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36
BOOTSTRAP PERCOLATION IN HIGH DIMENSIONS
"... Abstract. In rneighbour bootstrap percolation on a graph G, a set of initially infected vertices A ⊂ V (G) is chosen independently at random, with density p, and new vertices are subsequently infected if they have at least r infected neighbours. The set A is said to percolate if eventually all vert ..."
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Abstract. In rneighbour bootstrap percolation on a graph G, a set of initially infected vertices A ⊂ V (G) is chosen independently at random, with density p, and new vertices are subsequently infected if they have at least r infected neighbours. The set A is said to percolate if eventually all vertices are infected. Our aim is to understand this process on the grid, [n] d, for arbitrary functions n = n(t), d = d(t) and r = r(t), as t → ∞. The main question is to determine the critical probability pc([n] d, r) at which percolation becomes likely, and to give bounds on the size of the critical window. In this paper we study this problem when r = 2, for all functions n and d satisfying d ≫ log n. The bootstrap process has been extensively studied on [n] d when d is a fixed constant and 2 � r � d, and in these cases pc([n] d, r) has recently been determined up to a factor of 1 + o(1) as n → ∞. At the other end of the scale, Balogh and Bollobás determined pc([2] d, 2) up to a constant factor, and Balogh, Bollobás and Morris determined pc([n] d, d) asymptotically if d � (log log n) 2+ε, and gave much sharper bounds for the hypercube. Here we prove the following result: let λ be the smallest positive root of the equation k=0 so λ ≈ 1.166. Then 16λ d2 () log d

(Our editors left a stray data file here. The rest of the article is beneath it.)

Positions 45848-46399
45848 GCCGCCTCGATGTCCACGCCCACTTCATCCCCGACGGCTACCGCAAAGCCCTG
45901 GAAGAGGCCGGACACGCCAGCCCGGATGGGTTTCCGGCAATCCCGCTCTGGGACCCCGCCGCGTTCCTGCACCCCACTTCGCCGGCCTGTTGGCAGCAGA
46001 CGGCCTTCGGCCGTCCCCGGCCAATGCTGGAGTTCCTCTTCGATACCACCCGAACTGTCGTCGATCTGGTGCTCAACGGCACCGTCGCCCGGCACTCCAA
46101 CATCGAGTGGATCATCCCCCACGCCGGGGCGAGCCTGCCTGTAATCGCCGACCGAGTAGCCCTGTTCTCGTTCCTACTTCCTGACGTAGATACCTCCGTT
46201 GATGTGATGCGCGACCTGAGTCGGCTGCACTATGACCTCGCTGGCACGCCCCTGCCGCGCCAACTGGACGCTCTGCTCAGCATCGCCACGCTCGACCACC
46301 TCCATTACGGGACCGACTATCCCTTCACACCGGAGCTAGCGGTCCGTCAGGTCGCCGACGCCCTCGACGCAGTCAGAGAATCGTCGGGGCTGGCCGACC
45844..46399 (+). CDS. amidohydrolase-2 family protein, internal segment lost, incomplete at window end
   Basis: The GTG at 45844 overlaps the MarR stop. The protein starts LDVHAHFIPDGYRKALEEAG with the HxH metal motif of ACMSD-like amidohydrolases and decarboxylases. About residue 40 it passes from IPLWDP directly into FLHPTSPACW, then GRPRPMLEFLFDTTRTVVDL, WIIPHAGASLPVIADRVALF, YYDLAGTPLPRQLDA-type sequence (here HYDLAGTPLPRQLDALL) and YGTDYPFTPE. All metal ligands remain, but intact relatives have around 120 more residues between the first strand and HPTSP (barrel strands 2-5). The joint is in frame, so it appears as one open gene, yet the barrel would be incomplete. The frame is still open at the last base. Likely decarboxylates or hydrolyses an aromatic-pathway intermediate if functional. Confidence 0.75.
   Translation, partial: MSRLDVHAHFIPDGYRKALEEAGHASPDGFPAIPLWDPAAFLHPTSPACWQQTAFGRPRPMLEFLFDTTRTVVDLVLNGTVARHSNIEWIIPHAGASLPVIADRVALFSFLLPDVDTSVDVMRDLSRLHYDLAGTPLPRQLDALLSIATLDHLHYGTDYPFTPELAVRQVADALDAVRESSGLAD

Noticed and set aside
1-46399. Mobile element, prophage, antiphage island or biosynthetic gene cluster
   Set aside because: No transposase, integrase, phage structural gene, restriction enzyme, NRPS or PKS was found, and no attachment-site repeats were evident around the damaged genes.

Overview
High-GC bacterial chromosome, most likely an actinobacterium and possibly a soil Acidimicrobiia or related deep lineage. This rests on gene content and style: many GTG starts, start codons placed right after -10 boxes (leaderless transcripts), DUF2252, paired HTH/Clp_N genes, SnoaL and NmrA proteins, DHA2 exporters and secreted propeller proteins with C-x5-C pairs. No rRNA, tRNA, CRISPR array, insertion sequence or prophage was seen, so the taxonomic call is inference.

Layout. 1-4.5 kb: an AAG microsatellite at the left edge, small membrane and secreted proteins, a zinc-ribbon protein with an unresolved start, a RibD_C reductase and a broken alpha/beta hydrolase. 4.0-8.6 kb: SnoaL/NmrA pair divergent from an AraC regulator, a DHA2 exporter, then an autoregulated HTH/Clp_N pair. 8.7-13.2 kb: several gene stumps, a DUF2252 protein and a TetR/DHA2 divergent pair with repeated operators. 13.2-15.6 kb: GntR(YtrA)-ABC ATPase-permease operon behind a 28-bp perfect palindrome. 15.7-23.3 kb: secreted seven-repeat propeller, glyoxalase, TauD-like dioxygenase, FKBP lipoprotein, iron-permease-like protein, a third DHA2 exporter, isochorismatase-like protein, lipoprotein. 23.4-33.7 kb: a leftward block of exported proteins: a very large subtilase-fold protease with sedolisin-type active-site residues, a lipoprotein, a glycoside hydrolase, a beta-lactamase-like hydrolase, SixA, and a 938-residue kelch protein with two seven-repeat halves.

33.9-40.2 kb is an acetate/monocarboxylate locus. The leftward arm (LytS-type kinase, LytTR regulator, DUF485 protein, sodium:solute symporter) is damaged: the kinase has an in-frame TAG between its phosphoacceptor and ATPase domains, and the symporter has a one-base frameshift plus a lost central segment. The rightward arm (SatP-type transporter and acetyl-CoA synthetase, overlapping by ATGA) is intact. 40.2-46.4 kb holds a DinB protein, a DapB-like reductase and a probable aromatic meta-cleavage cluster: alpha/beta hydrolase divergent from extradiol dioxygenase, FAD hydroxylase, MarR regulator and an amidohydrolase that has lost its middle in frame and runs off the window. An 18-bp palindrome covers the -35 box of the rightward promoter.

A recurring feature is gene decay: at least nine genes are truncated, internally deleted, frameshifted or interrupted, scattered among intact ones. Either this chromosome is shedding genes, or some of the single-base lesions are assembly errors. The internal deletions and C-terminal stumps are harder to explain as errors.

Bootstrap percolation on the random graph Gn,p
, 2010
"... Bootstrap percolation on the random graph Gn,p is a process of spread of “activation ” on a given realization of the graph with a given number of initially active nodes. At each step those vertices which have not been active but have at least r ≥ 2 active neighbours become active as well. We study t ..."